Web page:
“Oh, dear, you don’t mean that! You know hundreds of stories, I read it in the paper, and when you come to the South with us and we introduce you to the right persons, you’ll be famous just like that! We’ll arrange a tour in the theatres, in the Lothian first and then maybe wider, and you tell your stories night after night, and I know the audience will fall in love with you and your Highland stories!” Mrs Anderson got up from her knees.

“I really don’t understand what you mean, madam”, said Aunt Maggie, who had taken ice to the kitchen and told Myra to go and put just-baked pie into it. Weird strangers or not, the pie was not worth wasting. ”Here you come, some unknown persons, and try to go away with the girl as if it was the most natural thing!”

“Well”, said Mrs Anderson, ”you know the girl has wonderful future, if…”

“…if she is torn from her home and shown in drafty theatres like a circus animal?” Aunt Maggie stood just before Mrs Anderson, and Laura felt suddenly safe. If anybody could arrange this mess, it was Maggie. “Do you really think we would be mad enough to let the girl go?”

“I think you think her best.”

“My best is here”, interrupted Louisa. “I don’t want to be famous. This is my home.”

“Oh, darling, so many children move from their homes.”

“Get out now”, snapped Aunt Maggie.

“Hear, you”, said now Mr Anderson, who had been quiet all the time. ”We came here because we wanted to give this little teller a chance to succeed. Are you really so selfish that you resist it?”

“Selfish! And what about your unselfishness? No doubt you are ready to give the girl the ticket money from her so-called tour!”

“Of course we should cover the expenses, but after that she would get her share…”

Suddenly Aunt Maggie, who had been standing between Louisa and Laura and the Andersons as a guardian angel, cried,

“Oh, Douglas, as a heaven’s gift!”

Douglas Ferguson had just stepped through the gate and now came to the crowd. He saw at once that something was wrong, and Aunt Maggie cleared the rest up.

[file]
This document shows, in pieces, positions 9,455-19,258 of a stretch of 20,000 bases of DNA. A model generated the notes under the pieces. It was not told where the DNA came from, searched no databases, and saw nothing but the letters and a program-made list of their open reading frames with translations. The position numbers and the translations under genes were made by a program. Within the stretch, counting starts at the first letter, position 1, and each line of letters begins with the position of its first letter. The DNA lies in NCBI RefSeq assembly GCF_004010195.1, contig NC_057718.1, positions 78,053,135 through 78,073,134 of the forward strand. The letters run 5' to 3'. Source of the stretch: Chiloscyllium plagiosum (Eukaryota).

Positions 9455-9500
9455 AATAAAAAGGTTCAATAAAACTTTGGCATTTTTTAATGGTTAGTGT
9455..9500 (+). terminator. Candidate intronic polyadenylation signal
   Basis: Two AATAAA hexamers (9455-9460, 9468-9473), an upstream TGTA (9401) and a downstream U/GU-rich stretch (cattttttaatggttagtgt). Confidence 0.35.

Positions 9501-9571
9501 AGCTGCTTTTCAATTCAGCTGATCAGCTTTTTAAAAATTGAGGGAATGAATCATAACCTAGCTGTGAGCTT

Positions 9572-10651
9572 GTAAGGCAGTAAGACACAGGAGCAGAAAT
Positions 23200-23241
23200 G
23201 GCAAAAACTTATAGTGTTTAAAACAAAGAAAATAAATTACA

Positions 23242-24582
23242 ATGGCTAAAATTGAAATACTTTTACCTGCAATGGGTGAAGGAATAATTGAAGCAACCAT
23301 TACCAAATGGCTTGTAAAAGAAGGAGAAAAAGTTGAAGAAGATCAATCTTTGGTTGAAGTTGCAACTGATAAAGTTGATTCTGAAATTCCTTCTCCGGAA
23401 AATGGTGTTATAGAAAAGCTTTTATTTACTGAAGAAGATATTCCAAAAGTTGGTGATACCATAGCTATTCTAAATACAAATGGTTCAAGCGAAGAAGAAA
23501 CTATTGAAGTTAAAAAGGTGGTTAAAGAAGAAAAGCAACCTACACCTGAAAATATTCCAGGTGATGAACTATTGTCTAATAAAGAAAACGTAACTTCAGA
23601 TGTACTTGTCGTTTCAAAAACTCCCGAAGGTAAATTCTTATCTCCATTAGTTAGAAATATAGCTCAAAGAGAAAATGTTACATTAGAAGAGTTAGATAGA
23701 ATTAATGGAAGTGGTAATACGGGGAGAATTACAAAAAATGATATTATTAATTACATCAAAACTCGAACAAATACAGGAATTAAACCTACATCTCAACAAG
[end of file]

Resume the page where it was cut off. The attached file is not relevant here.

“Well”,  said Douglas, “I think it really is best you to leave. You are right, anyone would pay for hearing Louisa’s stories, but the girl is twelve, goes to school, has all her family and friends here. There’s no reason to ruin her life with publicity because of your greed.”

“That’s none of your business”, sniffed Mrs Anderson. ”Who are you?”

Douglas bowed.

“Douglas Ferguson. You have probably heard of my company.”

“You are… the owner of ‘Ferguson Ltd’?” gasped Mr Anderson.

“That’s right.”

“I didn’t think there would be any civilized person here”,  muttered Mrs Anderson. “So pleased to meet you, Mr Ferguson! Well, maybe we leave now. But little darling, if you ever want to come South, contact us first!” She kissed Louisa’s forehead while her husband turned the motor car on. ”Good bye.”

“Good day”,  said Aunt Maggie icily. Laura was too upset to say anything, and Louisa took her handkerchief and wiped her forehead, as if there were a spot of dirt on it.

“All kind of fools are runnin’ free!” said Douglas Ferguson, when the motor car had banged and smoked away.

“Oh, they wouldn’t have left if you had not come”, sighed Laura. “Thank you!”

‘Would you have liked to go?” Douglas asked Louisa, when Aunt Maggie had hurried inside to make tea. ”I’ve heard of that Anderson couple — they’re rich and odd, but they really have nose for business.”

“No, for heaven’s sake! That woman was awful — ‘little darling’, as if I was a baby!”

“She had a fine dress”, said little Ethel wistfully. “But I hate her, because she wanted to take you away.”

“I won’t go away, ever”,  said Louisa. ”Or at least not until I get married.”

That night Douglas and Maggie walked together from the prayer-meeting and did not care about the curious glances of Lochdhu ladies.

“It was like a nightmare”,  said Maggie, who had been more shocked by the Andersons’ visit than she confessed to herself. ”As the one I used to see when Angus was first time overseas — I saw him in a foundering ship and could do nothing. Ugh!”

“The best thing in the nightmares is waking up. And I think that kind of happening won’t take place anymore. The Andersons are odd, as I said. But Louisa’s become famous, after all. And, really, she deserves it. The stories she has told me are marvellous. She says she learns them from you.”

“Aye, or from Laura. But we have not the gift of telling the way she does. She’s a good hand increasing details into those stories and narrating them so vividly it is like a real theatre piece with many actors. Now, here’s the gate. Thank you for seeing me.” Maggie gave her hand.

“Thanks for company — Maggie-o-mine. Haven’t you thought…”

“Good night!” Aunt Maggie opened the gate and was gone.

Douglas sighed while turning back to the village. Would she never agree? He had made up his mind — he would get engaged this summer. But it was hard to propose when Maggie did not let him speak!